In addition to viewing the birds housed at the sanctuary, visitors can find out what they can do to promote conservation, and what to do if they find an injured or baby bird. With man continually encroaching on the territory of wild birds, this type of information is invaluable, and with more than 100,000 visitors each year, the Suncoast Seabird Sanctuary continues to make a significant contribution to educating the public on bird conservation.

World Bird Sanctuary in Missouri

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Adjacent to the Lone Elk County Park and Chubb Trail in Missouri, U.S.A., is a sanctuary that is dedicated to the conservation of birds of prey and educating the public on the vital role these birds play in nature. They are also passionate about other wildlife, and the more than three hundred acres of land, which is blanketed in Missouri hardwood forest, is a tranquil location for the birds and animals of the World Bird Sanctuary. Visitors to this magnificent conservation centre will not only be able to view beautiful birds, but the sanctuary also offers educational programs, shows, picnic areas and nature trails.

Ornithologist Walter C. Crawford Jr. started working at the St. Louis Zoo in close cooperation with the director of the zoo and in doing so he recognized the lack of attention given to birds of prey and how important it is to protect these birds. He therefore founded the World Bird Sanctuary in the year 1977, which was originally known as the Raptor Rehabilitation and Propagation Project.

The land on which the sanctuary was establish was an old munitions depot used by the army during World War II, thus most of the sanctuary was housed in these buildings. Each building has a different use, such as offices, a breeding facility and a building to house and treat injured birds. Crawford is still the director of the facility, but has managed to develop the World Bird Sanctuary to such a level that he is now able to afford full-time staff to assist him, and to watch over the sanctuary when he travels to conventions to share his message in regard to conservation. The World Bird Sanctuary has won numerous awards for their work, and visitors can look forward to seeing hawks, parrots, bald eagles, falcons, owls, vultures, reptiles and various other animals that have made their way to the sanctuary.

An extremely proud and excited World Bird Sanctuary opened its Wildlife Hospital in 2005, which features state-of-the-art equipment and staff that are able to assist injured birds and animals, aiding their rehabilitation. They are often called on to assist the government when they have confiscated animals that were being smuggled or when trying to rescue animals. Veterinarians volunteer their time and experience and annually save the lives of more than three hundred birds and animals. The Nature Centre and gift shop is open every day, and visitors are invited to embark on an exciting and fascinating bird of prey adventure at the World Bird Sanctuary.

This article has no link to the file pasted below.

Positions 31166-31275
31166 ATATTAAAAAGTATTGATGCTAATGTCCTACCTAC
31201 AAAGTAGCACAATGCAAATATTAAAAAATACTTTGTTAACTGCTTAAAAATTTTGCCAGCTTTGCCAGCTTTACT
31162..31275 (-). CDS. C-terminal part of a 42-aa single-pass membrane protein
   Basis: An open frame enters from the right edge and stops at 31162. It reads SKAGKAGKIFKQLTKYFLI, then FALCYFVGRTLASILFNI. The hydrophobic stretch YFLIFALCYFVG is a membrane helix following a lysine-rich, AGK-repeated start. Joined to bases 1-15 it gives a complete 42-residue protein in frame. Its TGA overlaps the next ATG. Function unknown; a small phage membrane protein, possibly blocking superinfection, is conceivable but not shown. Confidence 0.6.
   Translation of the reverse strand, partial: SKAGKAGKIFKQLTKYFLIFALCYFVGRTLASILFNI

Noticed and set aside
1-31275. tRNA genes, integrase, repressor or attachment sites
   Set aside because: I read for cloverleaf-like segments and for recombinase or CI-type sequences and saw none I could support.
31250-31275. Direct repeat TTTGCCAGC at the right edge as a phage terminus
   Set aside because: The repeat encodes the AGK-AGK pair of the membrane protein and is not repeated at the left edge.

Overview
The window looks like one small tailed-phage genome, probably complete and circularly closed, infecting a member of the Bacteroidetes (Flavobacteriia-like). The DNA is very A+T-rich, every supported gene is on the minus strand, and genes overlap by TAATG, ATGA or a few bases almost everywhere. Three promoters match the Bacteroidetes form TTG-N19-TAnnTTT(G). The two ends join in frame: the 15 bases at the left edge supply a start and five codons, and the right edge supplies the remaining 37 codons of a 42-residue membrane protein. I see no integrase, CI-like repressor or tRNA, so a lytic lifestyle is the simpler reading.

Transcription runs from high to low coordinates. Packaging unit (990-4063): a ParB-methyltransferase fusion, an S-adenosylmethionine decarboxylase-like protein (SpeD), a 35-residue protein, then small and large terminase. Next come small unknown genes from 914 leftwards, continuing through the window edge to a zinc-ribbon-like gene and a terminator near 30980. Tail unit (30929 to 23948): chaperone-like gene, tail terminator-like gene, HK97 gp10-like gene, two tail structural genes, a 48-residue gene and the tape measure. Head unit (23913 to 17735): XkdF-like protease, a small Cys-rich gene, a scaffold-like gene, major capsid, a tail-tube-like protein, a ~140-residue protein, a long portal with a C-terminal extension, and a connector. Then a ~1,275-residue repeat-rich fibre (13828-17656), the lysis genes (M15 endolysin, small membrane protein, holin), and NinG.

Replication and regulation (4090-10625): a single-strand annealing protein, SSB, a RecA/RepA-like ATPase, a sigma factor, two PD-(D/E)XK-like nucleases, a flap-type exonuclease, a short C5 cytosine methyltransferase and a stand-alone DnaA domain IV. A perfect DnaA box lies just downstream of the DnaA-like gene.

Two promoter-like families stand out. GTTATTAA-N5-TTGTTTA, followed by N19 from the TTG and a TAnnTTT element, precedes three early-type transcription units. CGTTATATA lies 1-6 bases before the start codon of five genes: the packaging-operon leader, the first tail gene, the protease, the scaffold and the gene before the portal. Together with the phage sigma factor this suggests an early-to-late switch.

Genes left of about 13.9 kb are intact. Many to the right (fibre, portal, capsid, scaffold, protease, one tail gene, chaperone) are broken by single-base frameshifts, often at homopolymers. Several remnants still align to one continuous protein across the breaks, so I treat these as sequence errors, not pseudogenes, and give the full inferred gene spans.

Marvelous Work of The Raptor Foundation

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In Cambridgeshire, near St. Ives, is a safe haven for birds of prey. The Raptor Foundation welcomes any bird that has been injured or has been placed in circumstances that requires rehabilitation. Birds that are not able to be released back into the wild are also kept at the foundation, as well as endangered species. Through dedication and commitment, the staff at The Raptor Foundation have created a permanent home for these birds, and strive to educate the public on the importance of protecting raptors by inviting them to spend a day, or two, with them and their wonderful birds.

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Avian Haven Saves Lives

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Avian Haven, situated in Freedom, Maine, is a wild bird rehabilitation center has cared for more than twenty thousand birds during the twenty years since it was founded by Diane Winn and Marc Payne. These compassionate bird-lovers care for injured or orphaned birds of all species, which are generally brought to them by members of the public, veterinarians, Maine wildlife biologists, game wardens and animal control officers, as well as other rehabilitation centers.

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The National Birds of Prey Center in Gloucestershire

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The National Birds of Prey Center, located near Newent in Gloucestershire, is one of Britain’s premiere attractions and one of the top birds of prey centers in the United Kingdom. It is home to roughly 170 different birds of prey, including 22 species of eagles, falcons and hawks – a real treat for any bird lover or falconer.

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Wild Bird Rehabilitation, Inc – Caring for Wild Birds

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Wild Bird Rehabilitation, Inc. (“WBR”) is one of four similar institutions situated in the St. Louis municipal area that was created to care for wild birds. WRB was established in 1992 as a private rehabilitation center and began taking in sick and injured wild birds in the middle of 1993. The Center’s main purpose is to care for wild birds in need of help or that have been orphaned, and then to release them back into their natural habitats when they are ready.